My children’s last great-grandparent has died. I wasn’t sure what to say about it for some time, since I am dealing with my own emotions around losing my grandmother, but it seems like a good time to write about how we teach our children to say goodbye, and how important it is.
I was terrified of death throughout most of my life, until two retrospectively wonderful things happened to me. First, my maternal grandmother died, and I had an opportunity to visit with her in her final weeks, chatting the small amount that she was able, and being upfront with her, which she was good at. As I left her for the last time, I told her I loved her, and said, frankly, “Grandma, I’m scared”. She blinked her eyelids at me and I remember the softness of her hand on my arm. She said, “Me too, honey, but it’ll be all right.” Then I left. Two years later, I was fortunate to be with my family at my paternal grandfather’s bedside as he died. We knew his departure was imminent, and stood around holding his hands and talking to him. My grandmother asked him if he could hear us and he said yes. Then in a moment he gently exclaimed, “Well how ‘bout that!”, exhaled a slow last breath, and I watched as the colour drained from his face and then his hands. His hand slowly grew cold in mine, and he was gone.
Despite their morbid nature, these events were some of the most important of my life, as I was able not only to say goodbye, but to witness the surprisingly non-threatening simplicity of non-violent death.
My children’s experience of death really began with the loss of their various pets and livestock-pets, some shockingly and unexpectedly of heart-failure and by mink-attack, and some by euthanasia. All of these happened in my kids’ presence, and our son took upon himself the enormously brave and sad task of euthanizing his own beloved rat, who was dying of cancer. Mourning is a natural thing for humans to do, and seemed to require no guidance from us. I will never forget the beautifully long death-song sung by my preschooler-daughter as she instinctively picked flowers and laid them round and round the grave of her dog. Just shortly after helping to pile the dirt onto the body of her beloved Juniper, still red in her eyes from sorrow, she dealt with her feelings in her own perfect way. When humans die, there are often so many family members to consider that memorial services and goodbyes can be strange or inaccessible to children, but the death of pets is a somewhat easier way to involve them in the actual death and burial or cremation process.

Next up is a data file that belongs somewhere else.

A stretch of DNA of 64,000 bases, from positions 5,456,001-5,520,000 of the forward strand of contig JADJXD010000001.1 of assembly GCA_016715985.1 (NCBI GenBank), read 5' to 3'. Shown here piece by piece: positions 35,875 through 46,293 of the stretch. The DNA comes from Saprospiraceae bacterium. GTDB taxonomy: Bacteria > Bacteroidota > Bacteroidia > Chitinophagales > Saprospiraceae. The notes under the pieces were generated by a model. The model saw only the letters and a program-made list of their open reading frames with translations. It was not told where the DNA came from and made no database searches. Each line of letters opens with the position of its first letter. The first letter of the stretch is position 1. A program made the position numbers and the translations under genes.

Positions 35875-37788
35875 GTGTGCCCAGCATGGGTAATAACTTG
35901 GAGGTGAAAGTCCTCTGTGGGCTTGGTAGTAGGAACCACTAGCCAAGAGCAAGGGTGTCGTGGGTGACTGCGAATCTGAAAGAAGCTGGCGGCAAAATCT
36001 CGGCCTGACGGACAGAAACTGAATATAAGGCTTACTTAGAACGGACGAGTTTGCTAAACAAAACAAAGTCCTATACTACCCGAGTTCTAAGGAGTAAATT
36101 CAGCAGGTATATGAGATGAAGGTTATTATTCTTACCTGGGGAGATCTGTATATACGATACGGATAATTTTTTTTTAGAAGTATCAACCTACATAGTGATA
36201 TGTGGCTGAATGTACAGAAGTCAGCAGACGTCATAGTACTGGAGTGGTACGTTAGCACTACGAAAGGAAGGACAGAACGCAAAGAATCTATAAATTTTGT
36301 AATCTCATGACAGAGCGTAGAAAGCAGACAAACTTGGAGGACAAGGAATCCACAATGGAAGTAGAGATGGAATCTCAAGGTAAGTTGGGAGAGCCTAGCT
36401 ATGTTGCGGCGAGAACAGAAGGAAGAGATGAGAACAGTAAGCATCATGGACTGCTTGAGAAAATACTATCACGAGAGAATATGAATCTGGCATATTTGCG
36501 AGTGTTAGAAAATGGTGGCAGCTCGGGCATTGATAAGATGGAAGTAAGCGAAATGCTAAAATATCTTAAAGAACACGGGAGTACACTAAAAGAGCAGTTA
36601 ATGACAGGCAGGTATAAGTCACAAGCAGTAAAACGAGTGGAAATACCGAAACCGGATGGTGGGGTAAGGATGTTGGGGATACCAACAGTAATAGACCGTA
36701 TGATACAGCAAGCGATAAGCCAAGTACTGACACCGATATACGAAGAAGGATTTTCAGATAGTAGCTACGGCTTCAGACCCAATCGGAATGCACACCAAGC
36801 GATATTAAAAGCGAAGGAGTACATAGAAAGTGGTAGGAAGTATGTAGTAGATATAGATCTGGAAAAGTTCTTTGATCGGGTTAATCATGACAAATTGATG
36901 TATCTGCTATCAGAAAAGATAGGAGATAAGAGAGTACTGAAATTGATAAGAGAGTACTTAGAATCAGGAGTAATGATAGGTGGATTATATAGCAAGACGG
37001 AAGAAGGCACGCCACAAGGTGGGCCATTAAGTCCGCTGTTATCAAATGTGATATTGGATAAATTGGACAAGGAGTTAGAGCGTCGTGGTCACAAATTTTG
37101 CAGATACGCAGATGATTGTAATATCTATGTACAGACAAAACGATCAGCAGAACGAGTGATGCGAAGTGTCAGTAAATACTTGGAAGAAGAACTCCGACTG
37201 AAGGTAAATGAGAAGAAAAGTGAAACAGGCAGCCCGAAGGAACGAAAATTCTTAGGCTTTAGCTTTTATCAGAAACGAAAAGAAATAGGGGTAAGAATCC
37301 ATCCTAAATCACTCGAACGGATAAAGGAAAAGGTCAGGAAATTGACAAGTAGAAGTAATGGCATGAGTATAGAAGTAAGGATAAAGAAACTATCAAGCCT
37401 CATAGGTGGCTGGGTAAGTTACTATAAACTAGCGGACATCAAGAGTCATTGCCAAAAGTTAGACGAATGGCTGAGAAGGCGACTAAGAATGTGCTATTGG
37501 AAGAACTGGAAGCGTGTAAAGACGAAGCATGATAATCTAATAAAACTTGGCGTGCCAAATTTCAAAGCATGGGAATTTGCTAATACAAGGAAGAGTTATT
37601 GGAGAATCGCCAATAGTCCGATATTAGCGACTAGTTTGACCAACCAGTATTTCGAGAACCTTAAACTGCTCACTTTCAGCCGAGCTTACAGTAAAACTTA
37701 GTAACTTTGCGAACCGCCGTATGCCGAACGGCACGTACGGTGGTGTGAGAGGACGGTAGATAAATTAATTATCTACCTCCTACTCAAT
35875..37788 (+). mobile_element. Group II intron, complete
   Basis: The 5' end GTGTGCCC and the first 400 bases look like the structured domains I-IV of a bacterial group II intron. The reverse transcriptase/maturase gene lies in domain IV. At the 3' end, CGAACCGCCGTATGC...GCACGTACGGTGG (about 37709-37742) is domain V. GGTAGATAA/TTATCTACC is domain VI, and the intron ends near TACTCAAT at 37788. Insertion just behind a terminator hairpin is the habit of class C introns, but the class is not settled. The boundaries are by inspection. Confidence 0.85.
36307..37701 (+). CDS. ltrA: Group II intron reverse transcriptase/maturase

Of course, it’s important to make our own personal goodbyes with humans, too. Three years ago my father died unexpectedly, and my first instinct was to rush my kids in to the hospital with me. They didn’t want to look at him, and neither did I – he looked like he had suffered, and his face was strained with what seemed to have been a traumatic death. To be honest, it was very hard. But my kids did look. It’s a big deal to see a real dead person and to discover that, while utterly heartbreaking to consider the loss of that person, it’s not actually scary. So when my grandmother died in January, I brought my son with me, and he had an opportunity to sit with her and to hold her hand, to see how small she had become, and to say goodbye. He remarked that it’s weird to say goodbye to someone who’s not there anymore, and in that alone he grew that day.